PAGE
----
A rabid collector and tireless, unabashed fan rather than a creator per se, Ackerman “founded the future”, invented “-cons” and inspired generations of makeup artists, writers, directors — and nerdy kids — to invent their own worlds, where freaks played all the starring roles:
He was also an omnivorous memorabilia collector who once turned a former home of his overlooking Los Angeles into a sort of scream-a-torium. Thousands of science-fiction fans made pilgrimages to the house, a repository of more than 300,000 books, posters, masks, costumes, statuettes, models, film props and other artifacts. [His collection eventually included more than 40,000 books and 100,000 film stills.] (He sold the house several years ago to pay for mounting medical bills.)
Between 1958 and 1983, he wrote and edited Famous Monsters of Filmland, a seminal black-and-white magazine heavily illustrated with photographs from Mr. Ackerman’s collection. The magazine emphasized the scream-worthy features of movies and was fond of groan-worthy wordplay. “Menace, Anyone?” was a typical title. But it also conveyed the idea that language was flexible and that using it could be fun.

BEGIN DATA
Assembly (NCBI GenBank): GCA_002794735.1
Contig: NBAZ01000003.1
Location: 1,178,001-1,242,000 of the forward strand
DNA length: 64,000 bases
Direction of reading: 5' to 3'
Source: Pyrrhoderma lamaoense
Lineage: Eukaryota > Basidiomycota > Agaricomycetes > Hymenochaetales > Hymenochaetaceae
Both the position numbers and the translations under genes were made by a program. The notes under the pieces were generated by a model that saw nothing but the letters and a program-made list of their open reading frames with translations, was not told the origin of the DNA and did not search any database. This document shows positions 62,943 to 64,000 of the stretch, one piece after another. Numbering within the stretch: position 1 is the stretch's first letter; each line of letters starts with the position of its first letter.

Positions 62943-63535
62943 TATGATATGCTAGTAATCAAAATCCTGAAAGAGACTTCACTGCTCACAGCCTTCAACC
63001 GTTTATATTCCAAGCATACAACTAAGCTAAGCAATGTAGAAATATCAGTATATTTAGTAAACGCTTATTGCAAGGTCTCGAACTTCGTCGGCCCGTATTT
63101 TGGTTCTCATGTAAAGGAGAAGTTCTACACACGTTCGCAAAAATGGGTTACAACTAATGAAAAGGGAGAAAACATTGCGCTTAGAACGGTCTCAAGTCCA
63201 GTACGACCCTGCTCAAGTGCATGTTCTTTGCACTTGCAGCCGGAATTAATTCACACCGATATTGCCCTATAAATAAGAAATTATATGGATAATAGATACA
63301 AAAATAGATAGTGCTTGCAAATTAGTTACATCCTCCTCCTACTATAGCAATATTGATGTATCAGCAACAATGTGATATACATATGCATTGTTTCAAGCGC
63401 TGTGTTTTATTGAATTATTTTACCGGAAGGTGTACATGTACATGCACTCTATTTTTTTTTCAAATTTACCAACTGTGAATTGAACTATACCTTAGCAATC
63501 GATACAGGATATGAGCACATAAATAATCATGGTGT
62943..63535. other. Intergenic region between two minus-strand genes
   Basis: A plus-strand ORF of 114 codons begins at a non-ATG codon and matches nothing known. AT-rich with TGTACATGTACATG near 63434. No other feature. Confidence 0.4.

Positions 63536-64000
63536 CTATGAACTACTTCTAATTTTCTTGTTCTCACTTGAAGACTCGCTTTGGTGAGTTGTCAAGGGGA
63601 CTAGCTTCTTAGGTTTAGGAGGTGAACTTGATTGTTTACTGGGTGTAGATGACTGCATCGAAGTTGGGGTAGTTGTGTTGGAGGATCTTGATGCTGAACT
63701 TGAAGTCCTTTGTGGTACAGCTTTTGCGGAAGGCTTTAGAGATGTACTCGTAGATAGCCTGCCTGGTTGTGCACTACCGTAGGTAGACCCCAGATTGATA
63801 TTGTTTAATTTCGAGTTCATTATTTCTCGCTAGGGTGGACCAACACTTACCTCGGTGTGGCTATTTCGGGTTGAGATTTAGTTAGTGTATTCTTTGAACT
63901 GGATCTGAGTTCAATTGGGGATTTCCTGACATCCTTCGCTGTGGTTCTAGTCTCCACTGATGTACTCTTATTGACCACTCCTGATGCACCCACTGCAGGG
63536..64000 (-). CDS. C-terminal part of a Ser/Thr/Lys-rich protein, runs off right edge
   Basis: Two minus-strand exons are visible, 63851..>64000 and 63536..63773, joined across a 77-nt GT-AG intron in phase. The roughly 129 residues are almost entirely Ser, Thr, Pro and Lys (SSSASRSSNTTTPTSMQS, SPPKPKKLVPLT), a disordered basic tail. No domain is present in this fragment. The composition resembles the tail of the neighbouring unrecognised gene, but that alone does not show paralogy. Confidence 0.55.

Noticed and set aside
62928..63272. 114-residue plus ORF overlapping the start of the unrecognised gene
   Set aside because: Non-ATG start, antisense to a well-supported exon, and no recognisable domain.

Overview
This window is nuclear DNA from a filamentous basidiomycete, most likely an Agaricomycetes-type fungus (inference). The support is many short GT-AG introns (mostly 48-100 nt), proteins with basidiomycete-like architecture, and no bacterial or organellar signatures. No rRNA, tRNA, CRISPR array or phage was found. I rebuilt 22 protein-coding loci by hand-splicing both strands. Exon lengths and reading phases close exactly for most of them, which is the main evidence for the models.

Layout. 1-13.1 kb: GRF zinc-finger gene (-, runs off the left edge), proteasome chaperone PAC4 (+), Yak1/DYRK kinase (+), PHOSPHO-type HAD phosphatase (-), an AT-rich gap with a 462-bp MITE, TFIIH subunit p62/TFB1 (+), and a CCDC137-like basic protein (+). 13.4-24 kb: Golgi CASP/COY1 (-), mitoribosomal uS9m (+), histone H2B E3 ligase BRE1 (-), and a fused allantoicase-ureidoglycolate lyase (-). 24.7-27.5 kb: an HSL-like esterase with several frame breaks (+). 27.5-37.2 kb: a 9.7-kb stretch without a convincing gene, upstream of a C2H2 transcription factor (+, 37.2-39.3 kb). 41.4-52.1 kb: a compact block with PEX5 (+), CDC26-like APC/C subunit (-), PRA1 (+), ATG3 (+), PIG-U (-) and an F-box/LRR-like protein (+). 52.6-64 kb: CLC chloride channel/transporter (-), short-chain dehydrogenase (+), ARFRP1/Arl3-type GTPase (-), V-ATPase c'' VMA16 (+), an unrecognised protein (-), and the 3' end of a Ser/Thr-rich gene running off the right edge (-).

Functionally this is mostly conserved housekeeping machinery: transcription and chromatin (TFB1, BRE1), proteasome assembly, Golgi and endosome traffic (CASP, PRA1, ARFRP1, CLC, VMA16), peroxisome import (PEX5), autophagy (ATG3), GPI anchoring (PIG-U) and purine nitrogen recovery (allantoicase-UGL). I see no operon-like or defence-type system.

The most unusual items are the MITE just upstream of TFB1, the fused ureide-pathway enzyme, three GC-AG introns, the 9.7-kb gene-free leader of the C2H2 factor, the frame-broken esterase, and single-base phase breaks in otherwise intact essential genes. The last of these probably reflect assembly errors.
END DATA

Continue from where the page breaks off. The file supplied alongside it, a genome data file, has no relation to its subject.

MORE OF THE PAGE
7. In 1939, he attended the first World Science Fiction Convention (Worldcon) dressed in a costume made by his girlfriend. No one knows why. It began the long SF tradition of fan costume contests.
9. He told a young Ray Bradbury that he should write SF, paid his way to that first Worldcon in 1939 and lent him the money to start his fanzine, Futuria Fantasia.
13. He appears in Michael Jackson’s video for Thriller. He’s the old white guy in the audience.
14. He’s also appeared as a character in books: Philip José Farmer’s novel Blown features a character based on Ackerman, and Larry Niven and Jerry Pournelle’s novel Fallen Angels features a house inspired by the Ackermansion.
17. His collection included a signed first edition of Bram Stoker’s Dracula. But not just signed by Stoker. Over the years, he had it signed by actors Bela Lugosi, Christopher Lee, Frank Langella–everyone who played the count in film. When he would hand the book to people–that’s right: you got to touch the stuff in the Ackermansion–he would say, “You don’t see one of these every day.”
18. Lugosi gave him the ring Dracula wears in the 1931 film, and Boris Karloff gave him the Mummy ring from 1932’s The Mummy. Forry daily wore the Dracula ring on one hand and the Mummy ring on the other. He never took them off for non-blondes.
21. He edited the legendary magazine Famous Monsters of Filmland. Everybody read it–from musician Gene Simmons (KISS) to director Joe Dante (Gremlins). About him Dante said: “[Ackerman] was one of the most influential figures, not just in sci-fi fandom, but in general movie buffdom. … The list of [Famous Monsters] fans who were spurred on to become successful figures in the film and book worlds is legendary. Which is why I had to chuckle when the last line of his AP obituary claimed ‘He had no children’; he had so many.”